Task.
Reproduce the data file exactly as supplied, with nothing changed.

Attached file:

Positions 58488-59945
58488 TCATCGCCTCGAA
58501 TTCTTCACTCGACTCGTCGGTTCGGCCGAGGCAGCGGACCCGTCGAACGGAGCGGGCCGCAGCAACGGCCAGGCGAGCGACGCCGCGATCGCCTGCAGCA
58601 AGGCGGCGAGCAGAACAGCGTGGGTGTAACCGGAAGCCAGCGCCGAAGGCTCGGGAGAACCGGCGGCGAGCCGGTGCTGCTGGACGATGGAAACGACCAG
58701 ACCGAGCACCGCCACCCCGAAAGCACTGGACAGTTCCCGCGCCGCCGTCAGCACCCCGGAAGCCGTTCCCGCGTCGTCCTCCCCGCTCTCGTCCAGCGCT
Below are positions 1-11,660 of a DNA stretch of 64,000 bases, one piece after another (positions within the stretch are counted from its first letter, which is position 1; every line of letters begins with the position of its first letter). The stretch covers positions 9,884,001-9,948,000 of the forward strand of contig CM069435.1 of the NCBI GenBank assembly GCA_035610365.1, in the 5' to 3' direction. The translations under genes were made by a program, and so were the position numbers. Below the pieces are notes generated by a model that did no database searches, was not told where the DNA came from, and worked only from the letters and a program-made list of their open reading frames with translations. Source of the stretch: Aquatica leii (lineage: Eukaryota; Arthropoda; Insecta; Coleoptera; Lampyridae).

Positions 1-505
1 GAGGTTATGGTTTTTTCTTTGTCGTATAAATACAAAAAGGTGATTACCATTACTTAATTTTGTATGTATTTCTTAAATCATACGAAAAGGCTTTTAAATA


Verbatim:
Positions 58488-59945
58488 TCATCGCCTCGAA
58501 TTCTTCACTCGACTCGTCGGTTCGGCCGAGGCAGCGGACCCGTCGAACGGAGCGGGCCGCAGCAACGGCCAGGCGAGCGACGCCGCGATCGCCTGCAGCA
58601 AGGCGGCGAGCAGAACAGCGTGGGTGTAACCGGAAGCCAGCGCCGAAGGCTCGGGAGAACCGGCGGCGAGCCGGTGCTGCTGGACGATGGAAACGACCAG
58701 ACCGAGCACCGCCACCCCGAAAGCACTGGACAGTTCCCGCGCCGCCGTCAGCACCCCGGAAGCCGTTCCCGCGTCGTCCTCCCCGCTCTCGTCCAGCGCT
Below are positions 1-11,660 of a DNA stretch of 64,000 bases, one piece after another (positions within the stretch are counted from its first letter, which is position 1; every line of letters begins with the position of its first letter). The stretch covers positions 9,884,001-9,948,000 of the forward strand of contig CM069435.1 of the NCBI GenBank assembly GCA_035610365.1, in the 5' to 3' direction. The translations under genes were made by a program, and so were the position numbers. Below the pieces are notes generated by a model that did no database searches, was not told where the DNA came from, and worked only from the letters and a program-made list of their open reading frames with translations. Source of the stretch: Aquatica leii (lineage: Eukaryota; Arthropoda; Insecta; Coleoptera; Lampyridae).

Positions 1-505
1 GAGGTTATGGTTTTTTCTTTGTCGTATAAATACAAAAAGGTGATTACCATTACTTAATTTTGTATGTATTTCTTAAATCATACGAAAAGGCTTTTAAATA